|The Postgenomic Condition: Ethics, Justice, and Knowledge after the Genome|
by Jenny Reardon (Author)
Now that we have sequenced the human genome, what does it mean? In The Postgenomic Condition, Jenny Reardon critically examines the decade after the Human Genome Project, and the fundamental questions about meaning, value and justice this landmark achievement left in its wake.
Drawing on more than a decade of research—in molecular biology labs, commercial startups, governmental agencies, and civic spaces—Reardon demonstrates how the extensive efforts to transform...
|Algorithms of Oppression: How Search Engines Reinforce Racism|
by Safiya Umoja Noble (Author)
A revealing look at how negative biases against women of color are embedded in search engine results and algorithms Run a Google search for “black girls”—what will you find? “Big Booty” and other sexually explicit terms are likely to come up as top search terms. But, if you type in “white girls,” the results are radically different. The suggested porn sites and un-moderated discussions about “why black women are so sassy” or “why black women are so...
|Social by Nature: The Promise and Peril of Sociogenomics|
by Catherine Bliss (Author)
Sociogenomics has rapidly become one of the trendiest sciences of the new millennium. Practitioners view human nature and life outcomes as the result of genetic and social factors. In Social by Nature, Catherine Bliss recognizes the promise of this interdisciplinary young science, but also questions its implications for the future. As she points out, the claim that genetic similarities cause groups of people to behave in similar ways is not new―and a dark history of eugenics warns...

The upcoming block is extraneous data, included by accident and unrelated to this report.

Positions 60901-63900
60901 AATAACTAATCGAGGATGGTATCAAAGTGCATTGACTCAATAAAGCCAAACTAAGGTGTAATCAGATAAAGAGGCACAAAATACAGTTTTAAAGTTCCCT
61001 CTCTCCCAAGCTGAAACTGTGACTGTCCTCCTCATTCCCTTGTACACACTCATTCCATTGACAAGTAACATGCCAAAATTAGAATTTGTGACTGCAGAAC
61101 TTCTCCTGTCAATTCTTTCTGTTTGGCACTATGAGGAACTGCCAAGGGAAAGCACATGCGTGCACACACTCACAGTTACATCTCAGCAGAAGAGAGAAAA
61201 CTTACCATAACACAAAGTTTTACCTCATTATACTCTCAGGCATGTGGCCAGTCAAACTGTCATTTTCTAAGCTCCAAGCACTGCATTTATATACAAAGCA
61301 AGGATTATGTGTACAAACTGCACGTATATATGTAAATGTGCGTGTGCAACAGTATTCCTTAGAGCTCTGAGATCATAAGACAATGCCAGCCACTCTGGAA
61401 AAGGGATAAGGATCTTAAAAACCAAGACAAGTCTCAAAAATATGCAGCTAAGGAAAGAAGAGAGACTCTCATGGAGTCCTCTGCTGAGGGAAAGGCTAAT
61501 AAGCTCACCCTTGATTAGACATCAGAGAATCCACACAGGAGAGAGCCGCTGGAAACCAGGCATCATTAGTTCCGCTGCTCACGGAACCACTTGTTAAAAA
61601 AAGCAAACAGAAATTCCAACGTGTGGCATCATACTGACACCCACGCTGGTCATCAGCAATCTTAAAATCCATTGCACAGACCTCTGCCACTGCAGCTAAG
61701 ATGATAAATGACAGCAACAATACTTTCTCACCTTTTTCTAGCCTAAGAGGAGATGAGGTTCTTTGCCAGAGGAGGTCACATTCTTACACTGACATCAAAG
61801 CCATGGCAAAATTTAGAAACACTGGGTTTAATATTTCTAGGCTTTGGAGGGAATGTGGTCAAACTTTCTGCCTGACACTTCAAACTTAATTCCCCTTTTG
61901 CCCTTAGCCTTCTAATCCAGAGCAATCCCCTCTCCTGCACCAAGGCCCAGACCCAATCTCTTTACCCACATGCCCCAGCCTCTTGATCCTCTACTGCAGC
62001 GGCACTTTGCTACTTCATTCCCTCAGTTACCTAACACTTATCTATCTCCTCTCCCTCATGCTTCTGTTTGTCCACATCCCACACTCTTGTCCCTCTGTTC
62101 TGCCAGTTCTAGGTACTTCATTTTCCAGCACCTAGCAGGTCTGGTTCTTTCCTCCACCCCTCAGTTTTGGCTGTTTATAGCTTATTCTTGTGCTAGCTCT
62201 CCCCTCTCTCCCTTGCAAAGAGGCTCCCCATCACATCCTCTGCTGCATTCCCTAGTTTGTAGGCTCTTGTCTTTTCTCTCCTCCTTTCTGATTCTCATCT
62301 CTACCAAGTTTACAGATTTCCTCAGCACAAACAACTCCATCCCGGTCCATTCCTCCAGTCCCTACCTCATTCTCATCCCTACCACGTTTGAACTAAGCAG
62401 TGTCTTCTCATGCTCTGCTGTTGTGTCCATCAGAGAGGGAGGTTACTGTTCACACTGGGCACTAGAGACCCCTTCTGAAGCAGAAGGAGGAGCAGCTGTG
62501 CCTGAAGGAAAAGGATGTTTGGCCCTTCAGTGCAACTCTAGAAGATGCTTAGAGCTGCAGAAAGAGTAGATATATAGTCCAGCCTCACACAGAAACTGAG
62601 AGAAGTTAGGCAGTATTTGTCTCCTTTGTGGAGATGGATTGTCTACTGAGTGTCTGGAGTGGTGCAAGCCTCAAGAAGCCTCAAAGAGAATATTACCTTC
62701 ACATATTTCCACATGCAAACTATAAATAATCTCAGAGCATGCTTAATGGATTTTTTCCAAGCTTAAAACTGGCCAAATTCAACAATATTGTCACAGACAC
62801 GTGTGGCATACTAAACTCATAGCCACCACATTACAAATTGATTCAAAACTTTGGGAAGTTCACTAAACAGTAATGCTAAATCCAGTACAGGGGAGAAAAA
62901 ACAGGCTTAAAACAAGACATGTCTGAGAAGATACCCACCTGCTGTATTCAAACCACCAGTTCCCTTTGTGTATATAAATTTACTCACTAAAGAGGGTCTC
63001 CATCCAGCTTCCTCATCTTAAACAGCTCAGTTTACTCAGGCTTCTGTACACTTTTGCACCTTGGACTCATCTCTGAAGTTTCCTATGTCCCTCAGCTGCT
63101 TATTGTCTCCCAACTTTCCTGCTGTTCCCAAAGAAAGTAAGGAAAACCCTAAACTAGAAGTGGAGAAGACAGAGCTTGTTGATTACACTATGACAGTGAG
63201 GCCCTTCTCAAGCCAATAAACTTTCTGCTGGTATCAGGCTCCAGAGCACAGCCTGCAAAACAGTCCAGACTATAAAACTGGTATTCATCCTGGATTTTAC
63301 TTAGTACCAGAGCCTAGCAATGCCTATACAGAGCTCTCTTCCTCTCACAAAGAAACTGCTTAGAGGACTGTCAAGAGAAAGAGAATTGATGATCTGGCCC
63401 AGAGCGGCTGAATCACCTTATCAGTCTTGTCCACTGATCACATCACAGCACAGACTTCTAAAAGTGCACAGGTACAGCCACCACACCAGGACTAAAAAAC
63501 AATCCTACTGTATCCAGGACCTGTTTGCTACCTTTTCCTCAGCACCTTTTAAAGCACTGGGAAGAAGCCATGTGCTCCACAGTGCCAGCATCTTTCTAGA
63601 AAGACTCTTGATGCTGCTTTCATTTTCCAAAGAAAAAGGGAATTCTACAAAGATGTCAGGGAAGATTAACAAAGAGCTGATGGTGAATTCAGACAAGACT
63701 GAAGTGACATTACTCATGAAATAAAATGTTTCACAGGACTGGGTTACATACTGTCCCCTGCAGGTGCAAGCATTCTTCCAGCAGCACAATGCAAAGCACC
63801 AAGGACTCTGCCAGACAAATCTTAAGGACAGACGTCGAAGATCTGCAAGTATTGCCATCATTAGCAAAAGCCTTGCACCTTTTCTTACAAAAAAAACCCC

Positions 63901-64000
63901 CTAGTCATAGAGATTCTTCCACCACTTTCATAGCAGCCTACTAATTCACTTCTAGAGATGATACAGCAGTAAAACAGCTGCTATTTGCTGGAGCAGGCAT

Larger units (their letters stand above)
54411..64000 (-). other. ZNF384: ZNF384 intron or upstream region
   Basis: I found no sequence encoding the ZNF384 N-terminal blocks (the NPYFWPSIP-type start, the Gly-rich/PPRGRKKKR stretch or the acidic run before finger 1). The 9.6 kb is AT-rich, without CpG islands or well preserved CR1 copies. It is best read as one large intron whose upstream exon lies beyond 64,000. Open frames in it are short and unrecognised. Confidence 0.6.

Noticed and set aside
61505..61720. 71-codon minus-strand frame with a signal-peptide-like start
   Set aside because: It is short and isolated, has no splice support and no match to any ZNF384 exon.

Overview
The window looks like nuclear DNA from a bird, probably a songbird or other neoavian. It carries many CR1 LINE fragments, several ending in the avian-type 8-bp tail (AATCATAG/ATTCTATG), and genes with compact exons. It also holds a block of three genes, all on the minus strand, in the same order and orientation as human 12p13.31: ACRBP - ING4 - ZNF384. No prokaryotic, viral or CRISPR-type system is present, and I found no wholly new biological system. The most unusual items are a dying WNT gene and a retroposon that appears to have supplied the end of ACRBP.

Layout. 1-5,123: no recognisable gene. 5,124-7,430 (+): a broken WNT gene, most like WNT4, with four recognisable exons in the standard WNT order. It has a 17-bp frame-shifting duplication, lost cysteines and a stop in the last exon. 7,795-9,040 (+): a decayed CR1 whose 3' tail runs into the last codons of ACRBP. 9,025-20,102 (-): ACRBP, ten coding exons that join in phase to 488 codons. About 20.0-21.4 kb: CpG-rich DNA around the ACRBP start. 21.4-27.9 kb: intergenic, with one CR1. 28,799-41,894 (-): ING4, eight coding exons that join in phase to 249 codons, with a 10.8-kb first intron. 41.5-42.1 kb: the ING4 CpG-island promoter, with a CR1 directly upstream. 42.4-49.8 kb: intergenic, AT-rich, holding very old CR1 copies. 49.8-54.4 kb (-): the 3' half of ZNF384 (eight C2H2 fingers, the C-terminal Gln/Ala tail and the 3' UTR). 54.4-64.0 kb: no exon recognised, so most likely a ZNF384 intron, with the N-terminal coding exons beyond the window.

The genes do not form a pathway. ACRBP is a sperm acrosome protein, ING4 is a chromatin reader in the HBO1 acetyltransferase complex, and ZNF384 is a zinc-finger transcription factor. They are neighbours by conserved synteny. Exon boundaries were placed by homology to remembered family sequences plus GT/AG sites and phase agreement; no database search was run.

|In the Wake: On Blackness and Being|
by Christina Sharpe (Author)
In this original and trenchant work, Christina Sharpe interrogates literary, visual, cinematic, and quotidian representations of Black life that comprise what she calls the "orthography of the wake." Activating multiple registers of "wake"—the path behind a ship, keeping watch with the dead, coming to consciousness—Sharpe illustrates how Black lives are swept up and animated by the afterlives of slavery, and she delineates what survives despite such insistent violence and negation....